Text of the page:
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It's like taken directly from a medieval armor...

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The role of wind and thermal shield (WTS) deployed over the seismometer is in its name - protecting it from noise and thermal changes. This is fairly clear - and achievable by classic means; a rigid protective shell on the outside, possibly a padding on the inside, the "bellow" skirt to align it with the uneven ground... but I just don't see where the chain mail and scale mail skirts come into the picture. Other than being rather heavy (pulling the kapton skirt to the ground) - which could be achieved by other (admittedly less cool looking) means, I don't see their role. Especially that neither was famed for being particularly good against heat, cold or wind.

How do they help in thermal and wind protection?

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    $\begingroup$ What, no chainmail tag? I'll advocate for that if you advocate for a Gilligan's Island tag. $\endgroup$ – uhoh Feb 11 at 11:47
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    $\begingroup$ Perhaps to protect against pointy bits on the Martian surface? $\endgroup$ – Chris B. Behrens Feb 11 at 15:50
  • $\begingroup$ Allied with @ChrisB.Behrens comment. It might be a simple way to provide a flexible seal with the ground to minimize gaps between the ground & the protective skirt. $\endgroup$ – Fred Feb 11 at 16:23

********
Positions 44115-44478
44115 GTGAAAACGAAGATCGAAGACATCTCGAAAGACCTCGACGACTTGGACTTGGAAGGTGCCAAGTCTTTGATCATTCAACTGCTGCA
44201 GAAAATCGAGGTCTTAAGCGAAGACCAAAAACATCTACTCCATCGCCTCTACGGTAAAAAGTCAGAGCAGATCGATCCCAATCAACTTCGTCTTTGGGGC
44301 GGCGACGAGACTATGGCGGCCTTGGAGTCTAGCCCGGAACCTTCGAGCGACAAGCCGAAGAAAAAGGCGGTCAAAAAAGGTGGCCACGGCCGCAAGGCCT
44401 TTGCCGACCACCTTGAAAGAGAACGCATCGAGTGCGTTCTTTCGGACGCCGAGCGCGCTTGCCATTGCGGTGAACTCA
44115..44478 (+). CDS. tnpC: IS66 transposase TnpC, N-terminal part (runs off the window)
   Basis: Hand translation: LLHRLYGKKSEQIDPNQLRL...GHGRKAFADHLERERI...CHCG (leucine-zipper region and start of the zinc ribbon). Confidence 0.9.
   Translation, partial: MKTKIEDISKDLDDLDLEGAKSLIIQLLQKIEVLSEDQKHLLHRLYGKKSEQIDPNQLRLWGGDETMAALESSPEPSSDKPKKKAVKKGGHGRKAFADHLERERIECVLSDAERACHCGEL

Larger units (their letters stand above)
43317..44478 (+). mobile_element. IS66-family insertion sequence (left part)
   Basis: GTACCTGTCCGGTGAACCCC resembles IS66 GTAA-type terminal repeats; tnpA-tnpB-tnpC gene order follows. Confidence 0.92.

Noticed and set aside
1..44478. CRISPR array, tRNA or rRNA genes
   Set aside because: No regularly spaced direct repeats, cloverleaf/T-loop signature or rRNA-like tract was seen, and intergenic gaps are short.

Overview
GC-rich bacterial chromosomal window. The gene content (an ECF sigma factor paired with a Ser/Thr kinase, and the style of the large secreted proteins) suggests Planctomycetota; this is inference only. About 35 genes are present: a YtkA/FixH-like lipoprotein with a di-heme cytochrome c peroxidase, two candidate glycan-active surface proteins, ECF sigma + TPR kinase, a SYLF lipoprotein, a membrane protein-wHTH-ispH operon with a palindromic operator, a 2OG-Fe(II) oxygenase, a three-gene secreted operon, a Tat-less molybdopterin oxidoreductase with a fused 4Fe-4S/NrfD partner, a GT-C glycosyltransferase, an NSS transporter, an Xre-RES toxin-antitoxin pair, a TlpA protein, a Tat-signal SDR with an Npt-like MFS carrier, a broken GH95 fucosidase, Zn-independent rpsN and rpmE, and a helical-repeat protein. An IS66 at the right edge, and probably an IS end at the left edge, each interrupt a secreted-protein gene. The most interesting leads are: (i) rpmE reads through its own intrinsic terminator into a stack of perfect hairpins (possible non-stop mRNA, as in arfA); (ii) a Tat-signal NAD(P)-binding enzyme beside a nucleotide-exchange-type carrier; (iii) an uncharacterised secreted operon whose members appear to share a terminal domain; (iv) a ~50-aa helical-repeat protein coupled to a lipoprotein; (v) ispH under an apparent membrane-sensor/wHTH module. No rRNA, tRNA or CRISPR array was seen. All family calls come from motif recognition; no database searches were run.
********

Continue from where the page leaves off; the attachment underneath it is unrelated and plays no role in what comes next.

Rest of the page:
• $\begingroup$ Chainmail alone would suffice for that. Or even a spongy bottom seal. $\endgroup$ – SF. Feb 11 at 16:29
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    $\begingroup$ Mars is named after the roman god of war, after all. Better come prepared. $\endgroup$ – Ingolifs Feb 11 at 22:12
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"The extendable skirt is bordered around its circumference by a kind of chain-mail, not unlike that worn as armour by medieval knights. Its weight alone allows the skirt to descend. Its platelet structure also confers a second advantage, namely its ability to effectively cover obstacles such as pebbles, enveloping their surfaces and hence sealing off the WTS." -- https://www.seis-insight.eu/en/public-2/seis-instrument/wts

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